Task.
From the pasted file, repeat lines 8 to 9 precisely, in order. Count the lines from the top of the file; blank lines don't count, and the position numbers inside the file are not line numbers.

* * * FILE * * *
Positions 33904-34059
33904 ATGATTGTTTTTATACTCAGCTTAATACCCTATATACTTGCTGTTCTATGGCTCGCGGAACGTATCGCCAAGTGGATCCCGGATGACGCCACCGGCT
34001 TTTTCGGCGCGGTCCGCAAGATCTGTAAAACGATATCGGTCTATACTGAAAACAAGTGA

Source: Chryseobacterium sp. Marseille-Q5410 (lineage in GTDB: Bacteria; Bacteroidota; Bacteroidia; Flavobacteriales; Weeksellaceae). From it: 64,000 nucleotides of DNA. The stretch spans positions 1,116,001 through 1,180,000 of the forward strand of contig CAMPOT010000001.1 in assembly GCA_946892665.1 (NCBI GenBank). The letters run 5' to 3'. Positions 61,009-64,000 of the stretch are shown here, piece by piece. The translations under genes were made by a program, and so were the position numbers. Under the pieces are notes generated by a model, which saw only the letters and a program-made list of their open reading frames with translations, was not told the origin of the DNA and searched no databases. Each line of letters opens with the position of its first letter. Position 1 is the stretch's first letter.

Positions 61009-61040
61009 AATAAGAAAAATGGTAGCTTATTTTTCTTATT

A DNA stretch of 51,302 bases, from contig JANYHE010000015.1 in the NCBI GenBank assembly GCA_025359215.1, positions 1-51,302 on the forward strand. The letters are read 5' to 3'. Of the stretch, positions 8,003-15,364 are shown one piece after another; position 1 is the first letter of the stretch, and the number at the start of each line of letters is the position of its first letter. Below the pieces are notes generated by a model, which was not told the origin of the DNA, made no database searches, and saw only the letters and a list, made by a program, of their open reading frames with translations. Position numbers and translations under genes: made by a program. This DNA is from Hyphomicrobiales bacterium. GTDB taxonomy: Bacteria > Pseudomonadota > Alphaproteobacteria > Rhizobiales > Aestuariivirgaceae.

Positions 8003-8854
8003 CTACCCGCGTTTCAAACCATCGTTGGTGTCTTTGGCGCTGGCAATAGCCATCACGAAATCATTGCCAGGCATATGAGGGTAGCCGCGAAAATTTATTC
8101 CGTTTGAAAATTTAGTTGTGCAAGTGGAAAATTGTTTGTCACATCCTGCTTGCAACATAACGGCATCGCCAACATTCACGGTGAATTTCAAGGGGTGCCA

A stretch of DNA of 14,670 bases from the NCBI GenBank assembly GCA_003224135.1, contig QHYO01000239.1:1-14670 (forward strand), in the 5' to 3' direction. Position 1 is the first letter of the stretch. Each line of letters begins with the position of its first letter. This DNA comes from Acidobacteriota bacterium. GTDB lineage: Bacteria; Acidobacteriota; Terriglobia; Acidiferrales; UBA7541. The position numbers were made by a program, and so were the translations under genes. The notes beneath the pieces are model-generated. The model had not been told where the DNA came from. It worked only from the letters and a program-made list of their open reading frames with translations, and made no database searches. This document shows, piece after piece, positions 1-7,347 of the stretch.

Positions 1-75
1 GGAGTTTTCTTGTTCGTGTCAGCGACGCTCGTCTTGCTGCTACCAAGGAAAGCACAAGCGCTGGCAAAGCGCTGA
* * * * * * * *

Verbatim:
Positions 8003-8854
8003 CTACCCGCGTTTCAAACCATCGTTGGTGTCTTTGGCGCTGGCAATAGCCATCACGAAATCATTGCCAGGCATATGAGGGTAGCCGCGAAAATTTATTC